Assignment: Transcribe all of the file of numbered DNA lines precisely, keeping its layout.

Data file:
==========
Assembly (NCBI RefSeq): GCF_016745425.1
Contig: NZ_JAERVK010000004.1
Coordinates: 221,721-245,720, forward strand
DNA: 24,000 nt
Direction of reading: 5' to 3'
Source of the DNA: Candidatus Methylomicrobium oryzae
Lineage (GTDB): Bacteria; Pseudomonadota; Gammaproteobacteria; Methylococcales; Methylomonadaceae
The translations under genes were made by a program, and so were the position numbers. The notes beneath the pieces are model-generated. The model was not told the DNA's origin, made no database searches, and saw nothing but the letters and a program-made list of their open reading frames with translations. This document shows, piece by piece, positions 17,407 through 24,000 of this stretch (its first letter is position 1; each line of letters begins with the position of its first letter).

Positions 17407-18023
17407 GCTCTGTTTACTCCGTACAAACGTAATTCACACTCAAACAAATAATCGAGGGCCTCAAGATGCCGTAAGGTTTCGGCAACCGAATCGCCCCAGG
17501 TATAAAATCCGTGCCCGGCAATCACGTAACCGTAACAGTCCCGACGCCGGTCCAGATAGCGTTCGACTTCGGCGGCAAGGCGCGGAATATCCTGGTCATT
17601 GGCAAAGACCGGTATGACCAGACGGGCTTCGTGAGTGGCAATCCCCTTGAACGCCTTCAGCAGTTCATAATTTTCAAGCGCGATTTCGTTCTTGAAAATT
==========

Assembly (NCBI RefSeq): GCF_016745425.1
Contig: NZ_JAERVK010000004.1
Coordinates: 221,721-245,720, forward strand
DNA: 24,000 nt
Direction of reading: 5' to 3'
Source of the DNA: Candidatus Methylomicrobium oryzae
Lineage (GTDB): Bacteria; Pseudomonadota; Gammaproteobacteria; Methylococcales; Methylomonadaceae
The translations under genes were made by a program, and so were the position numbers. The notes beneath the pieces are model-generated. The model was not told the DNA's origin, made no database searches, and saw nothing but the letters and a program-made list of their open reading frames with translations. This document shows, piece by piece, positions 17,407 through 24,000 of this stretch (its first letter is position 1; each line of letters begins with the position of its first letter).

Positions 17407-18023
17407 GCTCTGTTTACTCCGTACAAACGTAATTCACACTCAAACAAATAATCGAGGGCCTCAAGATGCCGTAAGGTTTCGGCAACCGAATCGCCCCAGG
17501 TATAAAATCCGTGCCCGGCAATCACGTAACCGTAACAGTCCCGACGCCGGTCCAGATAGCGTTCGACTTCGGCGGCAAGGCGCGGAATATCCTGGTCATT
17601 GGCAAAGACCGGTATGACCAGACGGGCTTCGTGAGTGGCAATCCCCTTGAACGCCTTCAGCAGTTCATAATTTTCAAGCGCGATTTCGTTCTTGAAAATT